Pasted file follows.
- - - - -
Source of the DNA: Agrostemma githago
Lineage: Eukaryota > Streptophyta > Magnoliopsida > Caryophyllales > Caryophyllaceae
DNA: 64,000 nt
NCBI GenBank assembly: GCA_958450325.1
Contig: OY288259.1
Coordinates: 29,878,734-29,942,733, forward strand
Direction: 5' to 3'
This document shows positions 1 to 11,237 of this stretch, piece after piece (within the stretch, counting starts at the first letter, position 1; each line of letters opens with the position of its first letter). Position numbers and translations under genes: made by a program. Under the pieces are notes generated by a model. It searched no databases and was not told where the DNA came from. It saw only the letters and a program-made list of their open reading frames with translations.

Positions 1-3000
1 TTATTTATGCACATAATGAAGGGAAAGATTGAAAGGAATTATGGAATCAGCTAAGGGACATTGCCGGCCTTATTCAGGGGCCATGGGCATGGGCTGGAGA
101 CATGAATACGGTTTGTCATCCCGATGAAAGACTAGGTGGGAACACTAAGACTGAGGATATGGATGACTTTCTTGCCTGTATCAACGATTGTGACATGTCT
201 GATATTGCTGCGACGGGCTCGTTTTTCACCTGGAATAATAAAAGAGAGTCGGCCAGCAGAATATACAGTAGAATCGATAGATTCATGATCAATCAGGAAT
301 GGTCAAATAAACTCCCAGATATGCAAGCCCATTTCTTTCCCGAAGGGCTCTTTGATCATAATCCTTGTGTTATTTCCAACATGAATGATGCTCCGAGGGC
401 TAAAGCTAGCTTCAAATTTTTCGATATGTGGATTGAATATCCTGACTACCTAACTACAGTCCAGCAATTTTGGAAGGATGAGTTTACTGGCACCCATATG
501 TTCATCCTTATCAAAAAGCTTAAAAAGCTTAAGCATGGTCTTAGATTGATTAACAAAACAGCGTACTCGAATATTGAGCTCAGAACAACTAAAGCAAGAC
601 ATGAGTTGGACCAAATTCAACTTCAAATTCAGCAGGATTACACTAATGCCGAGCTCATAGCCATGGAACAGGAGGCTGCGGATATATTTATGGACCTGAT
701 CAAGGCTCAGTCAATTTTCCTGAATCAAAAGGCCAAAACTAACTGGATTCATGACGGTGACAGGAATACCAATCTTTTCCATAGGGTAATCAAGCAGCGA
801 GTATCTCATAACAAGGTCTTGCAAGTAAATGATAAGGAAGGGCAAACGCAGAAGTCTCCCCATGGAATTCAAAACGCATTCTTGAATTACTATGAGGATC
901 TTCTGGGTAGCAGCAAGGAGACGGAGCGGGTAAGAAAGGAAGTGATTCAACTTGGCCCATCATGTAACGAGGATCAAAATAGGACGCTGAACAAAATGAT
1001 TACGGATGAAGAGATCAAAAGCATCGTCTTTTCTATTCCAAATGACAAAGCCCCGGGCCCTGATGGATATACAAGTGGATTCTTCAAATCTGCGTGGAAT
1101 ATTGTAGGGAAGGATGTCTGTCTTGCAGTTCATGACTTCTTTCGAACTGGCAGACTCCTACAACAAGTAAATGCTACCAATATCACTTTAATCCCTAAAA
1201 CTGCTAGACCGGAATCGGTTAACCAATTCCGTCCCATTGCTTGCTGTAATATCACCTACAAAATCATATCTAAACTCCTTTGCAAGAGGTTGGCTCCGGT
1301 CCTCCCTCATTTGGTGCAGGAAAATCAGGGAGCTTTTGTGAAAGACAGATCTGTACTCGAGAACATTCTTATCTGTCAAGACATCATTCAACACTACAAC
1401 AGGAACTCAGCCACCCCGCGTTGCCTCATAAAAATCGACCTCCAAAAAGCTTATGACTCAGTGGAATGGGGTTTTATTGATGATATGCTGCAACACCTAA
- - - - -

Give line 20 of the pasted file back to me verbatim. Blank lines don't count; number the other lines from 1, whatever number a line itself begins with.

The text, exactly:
1001 TACGGATGAAGAGATCAAAAGCATCGTCTTTTCTATTCCAAATGACAAAGCCCCGGGCCCTGATGGATATACAAGTGGATTCTTCAAATCTGCGTGGAAT